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Why private 5G networks are on the rise

This year, a private 5G network may well be coming to a factory near you. For mainstream businesses, it's time to watch and learn.

The promise of 5G, much hyped for consumers, is quickly finding its place in the industrial world. Large manufacturers have found the promises of 5G compelling and are outfitting new facilities with private 5G networks. For examples, look no further than major manufacturers. In the coming year, many of those factories will get fully up to speed, enabled by the high bandwidth, mobility, IoT-friendliness, and security of 5G.

"In manufacturing, you're going to see a lot of movement to 5G. It's going to be very large," says Peter Fetterolf, chief technology officer at ACG Research, an information and communications technology consultancy. For manufacturers to implement so-called Industry 4.0 technology such as robots, self-driving forkliftsAR/VR glasses, and drones, they will need the capabilities of 5G. "It's really important for the drones not to crash into people and for the robots not to destroy the product being manufactured. Wi-Fi, as best-effort, unlicensed spectrum, is not going to work for this Industry 4.0 stuff," Fetterolf says.

Perhaps the most obvious 5G benefit for manufacturers is that, like Wi-Fi, it lets them build a factory without wires and cables—a costly investment that, while providing network bandwidth, presents obstacles to mobility within the factory and to reconfiguration of robots and assembly lines as product lines evolve. 5G does away with the wires, lowering costs and increasing adaptability while delivering high bandwidth and ultra-low latency. 5G networks are estimated to be capable of speeds 100 times as fast as 4G LTE.

"This is the tip-of-the-spear phase. There are organizations that are into it and are spending money on it," says Patrick Filkins, a senior research analyst at IDC. "With 5G, the performance is so much improved, you can use it instead of a wired solution. It's much better for a plant." Large manufacturers, ports, and warehousing providers are the best candidates for private 5G, Filkins says, noting that some of these organizations have implemented a private 4G LTE network already.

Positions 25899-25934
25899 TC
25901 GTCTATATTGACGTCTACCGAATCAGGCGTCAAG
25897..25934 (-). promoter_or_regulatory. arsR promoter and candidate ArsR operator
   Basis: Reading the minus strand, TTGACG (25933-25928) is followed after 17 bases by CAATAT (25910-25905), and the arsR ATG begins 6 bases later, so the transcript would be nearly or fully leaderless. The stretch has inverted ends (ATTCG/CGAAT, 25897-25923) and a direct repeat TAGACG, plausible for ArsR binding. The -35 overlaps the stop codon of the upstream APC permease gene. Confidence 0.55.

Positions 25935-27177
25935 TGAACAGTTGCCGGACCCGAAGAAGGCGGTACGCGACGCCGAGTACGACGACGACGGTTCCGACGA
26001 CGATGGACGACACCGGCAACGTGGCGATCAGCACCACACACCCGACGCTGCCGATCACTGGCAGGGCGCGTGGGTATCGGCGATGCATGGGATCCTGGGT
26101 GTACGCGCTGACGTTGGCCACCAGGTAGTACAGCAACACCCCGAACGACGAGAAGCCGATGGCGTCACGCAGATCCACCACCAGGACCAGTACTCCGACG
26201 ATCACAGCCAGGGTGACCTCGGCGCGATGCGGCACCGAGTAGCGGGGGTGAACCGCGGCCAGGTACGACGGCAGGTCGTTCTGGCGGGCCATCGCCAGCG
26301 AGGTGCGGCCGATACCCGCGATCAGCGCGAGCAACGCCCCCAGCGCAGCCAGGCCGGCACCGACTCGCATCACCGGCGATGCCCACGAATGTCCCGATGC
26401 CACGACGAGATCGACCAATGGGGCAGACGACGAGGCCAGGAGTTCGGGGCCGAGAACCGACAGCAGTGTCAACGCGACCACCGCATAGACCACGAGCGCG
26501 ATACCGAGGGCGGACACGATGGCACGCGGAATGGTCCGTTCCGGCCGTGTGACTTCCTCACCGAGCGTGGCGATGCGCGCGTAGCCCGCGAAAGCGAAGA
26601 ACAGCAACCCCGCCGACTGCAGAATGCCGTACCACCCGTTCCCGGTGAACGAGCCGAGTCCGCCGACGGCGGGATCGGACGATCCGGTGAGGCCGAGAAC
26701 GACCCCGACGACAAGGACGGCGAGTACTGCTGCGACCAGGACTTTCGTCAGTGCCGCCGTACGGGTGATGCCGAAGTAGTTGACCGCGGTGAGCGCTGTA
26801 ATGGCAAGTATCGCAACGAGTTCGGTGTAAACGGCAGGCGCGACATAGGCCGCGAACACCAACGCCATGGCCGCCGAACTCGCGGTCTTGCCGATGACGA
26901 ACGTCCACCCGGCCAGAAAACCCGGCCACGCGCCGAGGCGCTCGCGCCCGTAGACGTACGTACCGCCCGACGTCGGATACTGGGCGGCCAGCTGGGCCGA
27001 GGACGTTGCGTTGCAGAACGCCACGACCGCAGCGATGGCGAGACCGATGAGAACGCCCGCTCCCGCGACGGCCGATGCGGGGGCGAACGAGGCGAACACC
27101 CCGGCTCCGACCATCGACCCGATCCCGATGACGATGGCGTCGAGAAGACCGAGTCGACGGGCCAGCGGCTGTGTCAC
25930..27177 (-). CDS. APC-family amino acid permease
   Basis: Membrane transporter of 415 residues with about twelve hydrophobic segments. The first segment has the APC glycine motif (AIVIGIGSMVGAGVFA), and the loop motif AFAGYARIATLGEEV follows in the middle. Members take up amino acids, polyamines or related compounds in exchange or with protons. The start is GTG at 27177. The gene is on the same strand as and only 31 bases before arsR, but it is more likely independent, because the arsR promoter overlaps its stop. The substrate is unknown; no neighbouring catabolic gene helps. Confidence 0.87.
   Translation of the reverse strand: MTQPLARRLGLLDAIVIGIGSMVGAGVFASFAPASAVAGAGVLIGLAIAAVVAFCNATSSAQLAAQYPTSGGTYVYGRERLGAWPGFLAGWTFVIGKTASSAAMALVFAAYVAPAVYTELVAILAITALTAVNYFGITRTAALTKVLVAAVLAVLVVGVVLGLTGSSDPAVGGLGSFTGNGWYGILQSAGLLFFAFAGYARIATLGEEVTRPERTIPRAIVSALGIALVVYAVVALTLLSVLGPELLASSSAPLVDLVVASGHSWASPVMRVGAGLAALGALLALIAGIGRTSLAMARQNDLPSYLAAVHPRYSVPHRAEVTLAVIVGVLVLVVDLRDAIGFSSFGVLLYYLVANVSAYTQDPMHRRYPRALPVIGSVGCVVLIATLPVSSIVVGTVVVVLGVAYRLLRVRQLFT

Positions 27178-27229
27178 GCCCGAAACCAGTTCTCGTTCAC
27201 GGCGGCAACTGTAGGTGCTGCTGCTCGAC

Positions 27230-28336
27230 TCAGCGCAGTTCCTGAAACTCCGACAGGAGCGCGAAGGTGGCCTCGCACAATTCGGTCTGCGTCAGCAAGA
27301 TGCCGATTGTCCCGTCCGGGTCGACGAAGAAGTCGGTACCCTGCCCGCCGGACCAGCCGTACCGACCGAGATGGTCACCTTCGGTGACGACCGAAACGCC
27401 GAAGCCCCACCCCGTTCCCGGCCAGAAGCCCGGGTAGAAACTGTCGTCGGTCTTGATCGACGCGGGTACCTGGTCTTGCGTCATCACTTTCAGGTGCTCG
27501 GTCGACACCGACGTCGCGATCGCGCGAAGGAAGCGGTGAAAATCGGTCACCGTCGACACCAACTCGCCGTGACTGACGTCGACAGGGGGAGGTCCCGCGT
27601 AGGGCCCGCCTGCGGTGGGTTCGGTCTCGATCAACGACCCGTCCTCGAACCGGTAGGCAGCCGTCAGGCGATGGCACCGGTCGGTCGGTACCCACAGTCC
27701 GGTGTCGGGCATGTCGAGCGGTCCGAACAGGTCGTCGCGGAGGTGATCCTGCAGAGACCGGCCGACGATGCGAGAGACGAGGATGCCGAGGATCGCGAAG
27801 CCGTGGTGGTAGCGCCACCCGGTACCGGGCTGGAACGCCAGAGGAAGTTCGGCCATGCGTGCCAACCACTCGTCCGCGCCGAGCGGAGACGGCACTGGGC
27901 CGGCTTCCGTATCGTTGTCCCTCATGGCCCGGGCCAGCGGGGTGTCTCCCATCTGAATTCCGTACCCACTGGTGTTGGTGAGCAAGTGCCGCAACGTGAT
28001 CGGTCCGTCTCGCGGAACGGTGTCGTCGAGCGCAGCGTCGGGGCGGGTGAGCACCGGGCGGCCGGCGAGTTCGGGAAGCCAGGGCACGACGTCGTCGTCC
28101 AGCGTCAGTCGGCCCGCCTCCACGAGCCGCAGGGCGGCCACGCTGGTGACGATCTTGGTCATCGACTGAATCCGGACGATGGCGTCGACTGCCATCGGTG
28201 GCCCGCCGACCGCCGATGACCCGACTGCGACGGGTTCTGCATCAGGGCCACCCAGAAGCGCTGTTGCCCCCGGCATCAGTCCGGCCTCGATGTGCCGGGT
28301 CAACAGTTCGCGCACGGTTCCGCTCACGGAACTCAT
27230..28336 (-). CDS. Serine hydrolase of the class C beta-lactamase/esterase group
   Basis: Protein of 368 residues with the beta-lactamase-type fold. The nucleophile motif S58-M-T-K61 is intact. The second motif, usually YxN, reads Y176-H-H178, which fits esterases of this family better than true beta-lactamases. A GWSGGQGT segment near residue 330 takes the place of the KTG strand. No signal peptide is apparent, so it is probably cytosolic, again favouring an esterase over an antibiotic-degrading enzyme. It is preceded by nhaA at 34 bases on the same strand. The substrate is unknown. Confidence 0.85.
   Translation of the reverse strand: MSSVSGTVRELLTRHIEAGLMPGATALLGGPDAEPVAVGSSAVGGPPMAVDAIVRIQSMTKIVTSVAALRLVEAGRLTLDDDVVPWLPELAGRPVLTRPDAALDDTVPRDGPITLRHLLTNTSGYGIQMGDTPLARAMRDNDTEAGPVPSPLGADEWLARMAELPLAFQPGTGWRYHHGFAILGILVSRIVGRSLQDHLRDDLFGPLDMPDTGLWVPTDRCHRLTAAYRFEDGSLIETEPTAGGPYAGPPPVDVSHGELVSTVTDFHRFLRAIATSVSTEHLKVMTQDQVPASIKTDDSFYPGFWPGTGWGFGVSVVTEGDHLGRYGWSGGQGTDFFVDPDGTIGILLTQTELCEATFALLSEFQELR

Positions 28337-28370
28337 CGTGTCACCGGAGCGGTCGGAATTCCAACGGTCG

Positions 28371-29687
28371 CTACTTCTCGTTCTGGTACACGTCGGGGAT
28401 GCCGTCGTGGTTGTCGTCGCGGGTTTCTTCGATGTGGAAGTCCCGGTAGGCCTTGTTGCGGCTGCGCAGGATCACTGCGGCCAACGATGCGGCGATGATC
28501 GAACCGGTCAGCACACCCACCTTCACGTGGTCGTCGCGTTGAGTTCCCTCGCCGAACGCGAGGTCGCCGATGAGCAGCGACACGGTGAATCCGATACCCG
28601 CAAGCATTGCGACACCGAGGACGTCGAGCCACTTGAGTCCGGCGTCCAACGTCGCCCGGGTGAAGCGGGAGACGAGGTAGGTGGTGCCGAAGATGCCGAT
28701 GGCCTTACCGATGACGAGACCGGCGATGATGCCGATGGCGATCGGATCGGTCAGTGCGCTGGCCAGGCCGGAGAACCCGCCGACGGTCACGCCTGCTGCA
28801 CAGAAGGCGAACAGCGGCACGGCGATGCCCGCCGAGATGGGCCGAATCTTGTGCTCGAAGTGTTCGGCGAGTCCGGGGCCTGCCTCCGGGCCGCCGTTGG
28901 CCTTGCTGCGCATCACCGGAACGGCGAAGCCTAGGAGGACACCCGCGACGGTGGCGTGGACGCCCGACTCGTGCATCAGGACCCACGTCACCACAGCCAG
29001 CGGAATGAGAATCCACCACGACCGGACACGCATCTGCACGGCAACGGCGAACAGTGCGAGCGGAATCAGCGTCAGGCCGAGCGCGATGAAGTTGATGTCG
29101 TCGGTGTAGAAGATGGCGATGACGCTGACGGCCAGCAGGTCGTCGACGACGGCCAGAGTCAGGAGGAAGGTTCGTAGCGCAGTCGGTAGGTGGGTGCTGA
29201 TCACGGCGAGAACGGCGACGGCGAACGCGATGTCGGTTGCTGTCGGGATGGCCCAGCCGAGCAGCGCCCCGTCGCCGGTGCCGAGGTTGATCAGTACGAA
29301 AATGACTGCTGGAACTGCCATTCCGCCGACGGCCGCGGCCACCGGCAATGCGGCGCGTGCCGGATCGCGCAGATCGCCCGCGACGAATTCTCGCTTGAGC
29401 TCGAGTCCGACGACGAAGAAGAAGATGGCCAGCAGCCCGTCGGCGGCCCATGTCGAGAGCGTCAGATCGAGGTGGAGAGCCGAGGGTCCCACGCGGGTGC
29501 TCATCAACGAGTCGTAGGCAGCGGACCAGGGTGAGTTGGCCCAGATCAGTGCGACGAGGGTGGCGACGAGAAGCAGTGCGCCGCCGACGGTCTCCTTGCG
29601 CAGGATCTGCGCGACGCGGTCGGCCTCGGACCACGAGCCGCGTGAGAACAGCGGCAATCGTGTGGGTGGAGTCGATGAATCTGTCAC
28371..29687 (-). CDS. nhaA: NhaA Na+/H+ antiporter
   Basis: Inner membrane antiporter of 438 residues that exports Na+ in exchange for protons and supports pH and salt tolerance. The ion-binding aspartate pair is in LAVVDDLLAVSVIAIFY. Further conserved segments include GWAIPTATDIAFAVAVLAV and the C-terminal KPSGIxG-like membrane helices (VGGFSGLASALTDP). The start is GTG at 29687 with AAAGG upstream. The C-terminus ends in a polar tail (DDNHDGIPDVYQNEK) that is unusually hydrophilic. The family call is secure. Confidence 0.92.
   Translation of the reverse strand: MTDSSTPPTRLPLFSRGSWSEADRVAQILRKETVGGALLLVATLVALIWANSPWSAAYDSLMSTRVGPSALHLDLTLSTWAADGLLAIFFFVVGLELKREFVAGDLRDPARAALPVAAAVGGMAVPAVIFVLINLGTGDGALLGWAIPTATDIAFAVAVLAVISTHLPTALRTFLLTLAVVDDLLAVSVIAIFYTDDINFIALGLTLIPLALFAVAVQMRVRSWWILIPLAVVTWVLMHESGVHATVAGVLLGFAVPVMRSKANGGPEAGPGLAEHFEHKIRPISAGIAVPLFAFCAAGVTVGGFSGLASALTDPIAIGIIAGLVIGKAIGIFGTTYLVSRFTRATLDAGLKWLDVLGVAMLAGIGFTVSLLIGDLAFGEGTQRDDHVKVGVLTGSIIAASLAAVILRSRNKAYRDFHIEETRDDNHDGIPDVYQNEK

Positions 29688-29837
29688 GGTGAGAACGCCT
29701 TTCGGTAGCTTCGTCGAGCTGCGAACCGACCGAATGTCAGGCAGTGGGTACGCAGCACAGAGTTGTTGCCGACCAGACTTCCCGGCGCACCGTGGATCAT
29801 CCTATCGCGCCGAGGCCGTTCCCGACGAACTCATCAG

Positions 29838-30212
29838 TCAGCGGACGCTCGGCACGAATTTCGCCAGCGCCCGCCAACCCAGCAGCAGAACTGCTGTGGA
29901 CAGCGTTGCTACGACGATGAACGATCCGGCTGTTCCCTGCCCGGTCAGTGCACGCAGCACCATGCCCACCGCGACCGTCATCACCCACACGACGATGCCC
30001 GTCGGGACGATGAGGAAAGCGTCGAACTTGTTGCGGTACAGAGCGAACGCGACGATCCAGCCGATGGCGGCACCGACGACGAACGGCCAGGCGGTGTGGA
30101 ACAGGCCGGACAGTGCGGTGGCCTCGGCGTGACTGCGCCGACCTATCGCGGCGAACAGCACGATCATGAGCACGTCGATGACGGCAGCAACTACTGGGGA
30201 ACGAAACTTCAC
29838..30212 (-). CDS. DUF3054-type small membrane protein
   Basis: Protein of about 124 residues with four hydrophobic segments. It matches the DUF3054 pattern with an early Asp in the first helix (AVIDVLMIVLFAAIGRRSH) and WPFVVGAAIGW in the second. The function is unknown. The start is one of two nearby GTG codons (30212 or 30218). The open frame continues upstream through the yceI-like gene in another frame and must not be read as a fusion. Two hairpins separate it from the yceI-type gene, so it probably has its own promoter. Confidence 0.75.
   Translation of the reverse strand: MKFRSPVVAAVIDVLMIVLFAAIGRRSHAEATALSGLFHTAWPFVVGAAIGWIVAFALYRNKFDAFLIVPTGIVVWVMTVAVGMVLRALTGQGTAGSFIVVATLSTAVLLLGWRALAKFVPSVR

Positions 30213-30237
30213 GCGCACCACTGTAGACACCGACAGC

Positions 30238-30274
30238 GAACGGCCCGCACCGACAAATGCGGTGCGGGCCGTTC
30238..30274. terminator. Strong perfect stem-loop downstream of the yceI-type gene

Please read: What will telecommunications technology look like in 2026?

Next in line among organizations that require dedicated, always-on, deterministic communications are mines, utilities, and oil and gas companies, which also might have implemented a private 4G LTE network, according to Filkins. The third group of candidates consists of traditional enterprises in fields such as education, government, healthcare, and retail. Many of these organizations have implemented enterprise-grade Wi-Fi. For these organizations, airtight privacy is very important, and they might be attracted to 5G as an upgrade path mainly for that reason, Filkins says.

Factory-friendly features: Network slicing, tighter security

An attractive attribute of 5G networks is network slicing, which permits several independent logical networks to run on the same physical network, dividing physical bandwidth among them. Each slice is an end-to-end network suited to the needs of a particular application. In a factory, one slice might serve AR/VR applications that demand higher speeds, while another would serve robots, for which low latency is critical. In addition, network slices can be allocated to alleviate bottlenecks and improve throughput as workload demands dictate.

5G security improves on Wi-Fi and 4G LTE in certain ways. According to Jeff Edlund, chief technology officer of the communications media and solutions organization at Hewlett Packard Enterprise, policies and security controls can be implemented at the application and service level of 5G, a more fine-grained approach than is commonly possible with Wi-Fi. In addition, 5G uses 256-bit encryption, an improvement over the 128-bit encryption of 4G LTE. And the user's identity and location are encrypted, which is not the case with 4G LTE. However, 5G implementers that build on top of a 4G LTE infrastructure will want to exercise caution, as the new network could inherit some legacy vulnerabilities, such as distributed denial-of-service attacks and SS7/Diameter challenges, according to the U.S. Department of Homeland Security.

Wi-Fi 6 or 5G?